Moral licentiousness does not make people happy. Similarly, the consumer society does not bring joy of heart. The human being only fulfills himself to the extent to which he is able to accept the demands which flow from his dignity as a being created "in the image and likeness of God" (Gen 1:27). That is why, if the Church today says things that are not pleasing, it is because it feels obliged to do so. It does so out of a duty to fidelity...

So is it not true that the gospel message is a message of joy? On the contrary! It is absolutely true. And how is that possible? The answer can be found in one word, one single word, one short word, but its contents are as vast as the sea. And that word is love. It is perfectly possible to reconcile the stringency of the precept and joy of heart. The person who loves does not fear sacrifice. And he even seeks in sacrifice the most convincing proof of the authenticity of his love.
John Paul II
Discourse to young people in the Netherlands, May 14, 1985
Via The Daily Gospel

Wednesday, June 21, 2006

Strength, Security, and the Beatitudes

For all our technological advances, people haven't really changed much since the time of Jesus. Nowhere is this more evident than in the way most people view the Beatitudes. Then as now, they represent what the world would consider weakness and softness. After all, who wants to be poor, meek, and persecuted? ...

But when we look at Jesus, we realize that he is the both the perfect example of the Beatitudes lived out and also the strongest and most secure person who walked the earth. Jesus was nobody's fool and he was certainly no shrinking violet. At the same time, he was constantly mourning over those who didn't know God. In silent strength -- meekness -- he taught his disciples by example, by parable, by reaching out to everyone who would accept him.

Perhaps if we thought more about Jesus, or tried to place ourselves among the crowds who heard him teach and saw him minister, we would change our point of view... We might see that living the Beatitudes requires a good amount of strength and decisiveness.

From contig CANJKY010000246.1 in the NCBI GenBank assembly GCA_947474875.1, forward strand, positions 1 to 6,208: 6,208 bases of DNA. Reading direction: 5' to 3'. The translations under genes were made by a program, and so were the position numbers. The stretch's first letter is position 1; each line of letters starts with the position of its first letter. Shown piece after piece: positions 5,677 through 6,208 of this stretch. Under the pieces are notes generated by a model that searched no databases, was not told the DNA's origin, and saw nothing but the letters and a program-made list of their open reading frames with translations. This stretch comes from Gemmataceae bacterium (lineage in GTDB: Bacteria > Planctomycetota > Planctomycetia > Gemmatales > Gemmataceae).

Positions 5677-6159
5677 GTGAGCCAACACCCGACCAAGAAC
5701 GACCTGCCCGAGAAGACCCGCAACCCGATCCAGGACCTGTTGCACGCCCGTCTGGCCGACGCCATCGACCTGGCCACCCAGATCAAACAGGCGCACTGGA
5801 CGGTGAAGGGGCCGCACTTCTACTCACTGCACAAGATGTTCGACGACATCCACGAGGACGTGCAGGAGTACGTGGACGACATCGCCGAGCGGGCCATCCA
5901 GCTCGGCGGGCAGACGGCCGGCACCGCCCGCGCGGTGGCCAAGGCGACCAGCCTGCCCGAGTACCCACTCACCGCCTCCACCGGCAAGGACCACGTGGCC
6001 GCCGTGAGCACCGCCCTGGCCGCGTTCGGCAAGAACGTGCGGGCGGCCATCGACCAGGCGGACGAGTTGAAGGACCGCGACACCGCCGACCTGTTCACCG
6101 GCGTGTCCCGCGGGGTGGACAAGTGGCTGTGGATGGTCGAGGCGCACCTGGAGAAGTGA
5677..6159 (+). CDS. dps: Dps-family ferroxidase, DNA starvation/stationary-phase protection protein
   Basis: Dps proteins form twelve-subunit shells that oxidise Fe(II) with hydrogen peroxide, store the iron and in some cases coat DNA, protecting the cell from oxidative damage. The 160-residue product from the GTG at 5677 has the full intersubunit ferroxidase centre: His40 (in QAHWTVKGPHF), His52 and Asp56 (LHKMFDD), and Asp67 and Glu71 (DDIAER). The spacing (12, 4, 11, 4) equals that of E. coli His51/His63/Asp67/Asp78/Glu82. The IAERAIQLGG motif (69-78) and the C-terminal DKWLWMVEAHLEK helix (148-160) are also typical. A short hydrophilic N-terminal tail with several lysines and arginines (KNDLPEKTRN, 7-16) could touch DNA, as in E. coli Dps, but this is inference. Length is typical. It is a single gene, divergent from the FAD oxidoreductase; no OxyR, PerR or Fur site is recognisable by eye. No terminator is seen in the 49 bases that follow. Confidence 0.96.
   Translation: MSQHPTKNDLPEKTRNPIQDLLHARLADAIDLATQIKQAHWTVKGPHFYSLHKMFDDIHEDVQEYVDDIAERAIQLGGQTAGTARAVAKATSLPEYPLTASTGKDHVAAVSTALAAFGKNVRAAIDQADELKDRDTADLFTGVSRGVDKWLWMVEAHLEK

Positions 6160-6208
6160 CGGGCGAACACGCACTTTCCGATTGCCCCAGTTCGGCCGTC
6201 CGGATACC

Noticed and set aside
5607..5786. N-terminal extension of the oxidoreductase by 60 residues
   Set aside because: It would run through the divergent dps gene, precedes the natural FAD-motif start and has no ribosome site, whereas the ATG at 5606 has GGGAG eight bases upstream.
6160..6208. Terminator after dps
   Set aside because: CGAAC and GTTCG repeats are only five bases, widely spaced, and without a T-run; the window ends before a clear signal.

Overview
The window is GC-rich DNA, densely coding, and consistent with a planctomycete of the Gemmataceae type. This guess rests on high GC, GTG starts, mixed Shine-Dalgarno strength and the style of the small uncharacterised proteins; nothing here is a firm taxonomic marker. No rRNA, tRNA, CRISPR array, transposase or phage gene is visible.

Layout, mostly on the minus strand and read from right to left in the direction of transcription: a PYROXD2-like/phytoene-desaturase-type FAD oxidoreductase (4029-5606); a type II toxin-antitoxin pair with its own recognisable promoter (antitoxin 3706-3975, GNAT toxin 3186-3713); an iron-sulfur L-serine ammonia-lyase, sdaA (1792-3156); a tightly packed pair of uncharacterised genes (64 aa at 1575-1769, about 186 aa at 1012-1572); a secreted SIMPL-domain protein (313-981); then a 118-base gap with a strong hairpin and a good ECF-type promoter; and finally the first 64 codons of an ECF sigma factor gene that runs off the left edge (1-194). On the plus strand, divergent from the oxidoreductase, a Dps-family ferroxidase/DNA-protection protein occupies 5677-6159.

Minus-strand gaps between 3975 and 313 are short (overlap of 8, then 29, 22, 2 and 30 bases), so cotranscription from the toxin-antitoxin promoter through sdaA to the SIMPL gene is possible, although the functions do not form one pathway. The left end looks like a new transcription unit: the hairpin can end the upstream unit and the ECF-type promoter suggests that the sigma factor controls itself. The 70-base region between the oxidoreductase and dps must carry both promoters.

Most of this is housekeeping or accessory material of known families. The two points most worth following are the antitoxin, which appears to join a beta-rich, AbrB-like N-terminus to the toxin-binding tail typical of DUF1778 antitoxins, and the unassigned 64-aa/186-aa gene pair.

Word Among Us

Tuesday, June 20, 2006

Set Your Drinks Down ...

... and go visit Upper Canada Catholic for these two gems:


2,996 is a tribute to the victims of 9/11.

On September 11, 2006, 2,996 volunteer bloggers will join together for a tribute to the victims of 9/11. Each person will pay tribute to a single victim.

We will honor them by remembering their lives, and not by remembering their murderers.

... the tributes should celebrate the lives of these people–kind of like a wake. Over the last 5 years we’ve heard the names of the killers, and all about the victim’s deaths. This is a chance to learn about and celebrate those who died. Forget the murderers, they don’t deserve to be remembered. But some people who died that day deserve to be remembered–2,996 people.
Sign up here. Via My Domestic Church.

How to be a Good [and Happy] Blogger

I have been hanging onto this link to My Domestic Church until I could get a few minutes to jot some thoughts down. She has eight basic guidelines for effective blogging.

As opposed to the blogging tips that you usually read that are designed to get you the most page hits (as if we're getting paid for each hit or something), Elena has really hit the nail on the head. Her reward? I'm shamelessly stealing them and then going to adapt them. Sorry girl! But thanks for the idea!

  1. If you have comment sections - MANAGE THEM!
    Don't let commenters beat each other up, and don't let the majority opinion beat up on a dissenter. If someone is being inappropriate and rude, delete their entries, edit them or and ban them. Have a comments guideline and stick to it.

  2. If you don't have a comments section ... for Pete's sake make your email easy to find.
    Or make it clear that you're incommunicado with no email at all. When I think of the time I've wasted looking for email addresses ... usually to simply ask a question or give a compliment. And if you have a separate email address for your blog, CHECK IT often. Don't make correspondents wait for weeks until you remember that other address.

  3. Don't keep changing your URL.
    It's fine to do it every two years or so if you absolutely have to, but other than that it's a pain to keep changing the dead links and keeping up with you!

  4. Have a sense of humor.
    There's a reason Jeff Miller has 92 blogline subscribers. He takes the news and finds the humor to it. Remember it's just a blog...

  5. Share a bit from your life.
    I'm always fascinated when The Anchoress gives us the scoop on Buster. Everyone in St. Blog's was able to watch with pleasure while Dom Bettinelli got engaged, married, and became a new father. Mike Aquilina recently broke away from the Church Fathers to talk about his own father. It doesn't have to be a lot but that is what gives dimension to the blogger behind the posts.

  6. Write about what you want to and damn the hits counters.
    I see people agonizing over their status in the Ecosystem or worrying about hits on the site meters. Again, people, it's not as if we're getting paid for these things. If you love the blogging then it doesn't matter if you have 1 regular visitor or 100. It is not a popularity contest and although some people seem to be keeping score I find that they tend to be the less happy bloggers out there.